I do have one correction to your example. My testing came out to the following:
Original Invoice was:
Material 100.00 Tax 10.00 Total 110.00
Invoice with total amount discounted:
Material: 100.00 Disc: -100.00 (non taxable) Tax 10.00 (was still kept in the invoice!) Total 10.00 (sales tax only)
This leaves the sales tax liability that you are looking for plus removes the sale of the materials that you should not be showing on the books.

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Laura,
Thank you for taking the time to test the routine. If you discount the full total of the invoice (as non-taxable) then the invoice will show as paid in full, hence no need to create a bill to pay it.
Material: 100.00 Disc: -110.00 (non taxable) Tax 10.00 (was still kept in the invoice!) Total 0.00 (invoice paid in full, no need to create a bill)
This is the exact result desired:
1.. No need to create a second redundant transaction to paid the bill 2.. The ST will still show in the Tax Liability 3.. Transaction can be tracked Thanks again, Manuel

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How did you get the Discount to include the tax amount? Is the tax line manually added or calculated at the bottom of the invoice?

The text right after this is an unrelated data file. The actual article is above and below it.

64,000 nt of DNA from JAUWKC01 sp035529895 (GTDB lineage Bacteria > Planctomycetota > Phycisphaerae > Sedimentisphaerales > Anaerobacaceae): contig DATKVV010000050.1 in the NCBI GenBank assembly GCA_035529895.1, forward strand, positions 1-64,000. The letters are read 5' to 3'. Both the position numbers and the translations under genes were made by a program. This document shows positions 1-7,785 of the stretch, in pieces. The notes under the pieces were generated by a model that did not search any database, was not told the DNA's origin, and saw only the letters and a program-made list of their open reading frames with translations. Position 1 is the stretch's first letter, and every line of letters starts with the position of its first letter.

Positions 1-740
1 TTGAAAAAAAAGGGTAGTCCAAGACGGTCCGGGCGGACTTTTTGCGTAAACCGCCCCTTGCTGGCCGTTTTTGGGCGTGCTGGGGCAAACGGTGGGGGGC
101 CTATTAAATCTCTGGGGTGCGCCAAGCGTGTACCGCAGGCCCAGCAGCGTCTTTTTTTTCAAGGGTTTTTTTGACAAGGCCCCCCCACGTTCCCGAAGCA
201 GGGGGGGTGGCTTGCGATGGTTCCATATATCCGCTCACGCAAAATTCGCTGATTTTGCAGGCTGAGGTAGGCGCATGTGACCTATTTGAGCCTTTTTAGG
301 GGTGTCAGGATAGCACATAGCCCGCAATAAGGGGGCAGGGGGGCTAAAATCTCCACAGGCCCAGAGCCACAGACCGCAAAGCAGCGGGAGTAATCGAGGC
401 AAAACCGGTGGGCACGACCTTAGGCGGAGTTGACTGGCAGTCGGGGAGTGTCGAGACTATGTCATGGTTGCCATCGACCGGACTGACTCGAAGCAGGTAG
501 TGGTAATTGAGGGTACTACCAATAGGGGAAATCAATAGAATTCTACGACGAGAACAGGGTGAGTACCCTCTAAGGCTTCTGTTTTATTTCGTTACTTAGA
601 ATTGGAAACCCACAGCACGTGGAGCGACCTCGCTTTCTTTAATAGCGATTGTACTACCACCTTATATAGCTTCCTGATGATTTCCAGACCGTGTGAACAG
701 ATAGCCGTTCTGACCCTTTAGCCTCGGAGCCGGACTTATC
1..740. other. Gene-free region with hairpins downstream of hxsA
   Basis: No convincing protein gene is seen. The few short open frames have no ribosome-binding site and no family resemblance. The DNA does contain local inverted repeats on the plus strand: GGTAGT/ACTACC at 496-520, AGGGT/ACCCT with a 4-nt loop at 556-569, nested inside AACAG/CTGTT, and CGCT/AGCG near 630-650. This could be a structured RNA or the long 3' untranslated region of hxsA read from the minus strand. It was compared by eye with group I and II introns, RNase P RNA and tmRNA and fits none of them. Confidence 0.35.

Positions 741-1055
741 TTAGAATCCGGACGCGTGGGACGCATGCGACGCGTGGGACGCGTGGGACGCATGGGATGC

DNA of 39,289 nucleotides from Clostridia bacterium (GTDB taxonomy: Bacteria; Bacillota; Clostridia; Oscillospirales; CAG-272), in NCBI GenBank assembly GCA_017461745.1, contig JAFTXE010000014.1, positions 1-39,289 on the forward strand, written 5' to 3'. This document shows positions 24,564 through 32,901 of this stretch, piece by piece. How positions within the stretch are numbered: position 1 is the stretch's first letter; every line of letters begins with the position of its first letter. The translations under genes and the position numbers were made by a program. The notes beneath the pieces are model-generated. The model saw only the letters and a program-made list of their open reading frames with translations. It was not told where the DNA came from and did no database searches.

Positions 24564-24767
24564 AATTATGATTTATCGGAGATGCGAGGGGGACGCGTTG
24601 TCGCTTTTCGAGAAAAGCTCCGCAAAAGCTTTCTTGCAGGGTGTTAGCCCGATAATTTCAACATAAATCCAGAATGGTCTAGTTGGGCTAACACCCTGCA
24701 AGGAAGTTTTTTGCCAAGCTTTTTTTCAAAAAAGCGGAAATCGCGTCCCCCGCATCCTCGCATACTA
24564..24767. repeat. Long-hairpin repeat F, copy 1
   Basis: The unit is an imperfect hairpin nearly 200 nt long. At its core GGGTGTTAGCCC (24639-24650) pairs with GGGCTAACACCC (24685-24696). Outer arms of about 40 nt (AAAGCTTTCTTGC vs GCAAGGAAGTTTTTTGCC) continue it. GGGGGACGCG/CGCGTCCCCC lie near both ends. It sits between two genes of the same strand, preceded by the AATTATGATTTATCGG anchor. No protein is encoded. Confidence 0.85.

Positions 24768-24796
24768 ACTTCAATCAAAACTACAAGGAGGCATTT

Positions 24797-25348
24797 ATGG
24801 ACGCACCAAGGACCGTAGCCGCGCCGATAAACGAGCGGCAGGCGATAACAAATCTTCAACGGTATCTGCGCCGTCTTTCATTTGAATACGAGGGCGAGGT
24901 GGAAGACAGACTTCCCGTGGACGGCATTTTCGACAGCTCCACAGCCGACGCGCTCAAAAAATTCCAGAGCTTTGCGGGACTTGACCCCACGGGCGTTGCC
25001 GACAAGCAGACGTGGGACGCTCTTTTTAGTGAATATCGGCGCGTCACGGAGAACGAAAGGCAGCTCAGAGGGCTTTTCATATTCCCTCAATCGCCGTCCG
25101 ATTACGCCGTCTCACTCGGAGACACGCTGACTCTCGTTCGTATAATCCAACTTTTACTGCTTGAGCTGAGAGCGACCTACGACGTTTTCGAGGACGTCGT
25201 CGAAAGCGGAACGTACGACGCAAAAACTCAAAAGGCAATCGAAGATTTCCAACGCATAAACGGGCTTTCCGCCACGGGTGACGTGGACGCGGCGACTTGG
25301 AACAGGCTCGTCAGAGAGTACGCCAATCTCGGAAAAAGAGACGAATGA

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No. no, QB (2006) is smart enough to keep the sales TAX!! This is uncle SAM's trick: you can discount the whole thing except of ourse you still have to pay the Tax :-) Just tried and you'll see

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You just lost me. I put in the discount amount of 100% it picked up just the 100 but left the balance of the sales tax calculated at the bottom. That amount is still due in my test.

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How did you set up the discount? I used QB Discount account, which by the way does not let you enter quantity and when you enter the amount in "discount rate" it will put it automatically in -X format.
If you want I can send u a copy of the invoice to you email. Mine is ( snipped-for-privacy@atscomputes.com).

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Be sure that you leave under "Tax Code: [TAX} discount is applied before Tax" in the edit item (discount) window, do not check NON. Gotta go nit-nite, the Boss is calling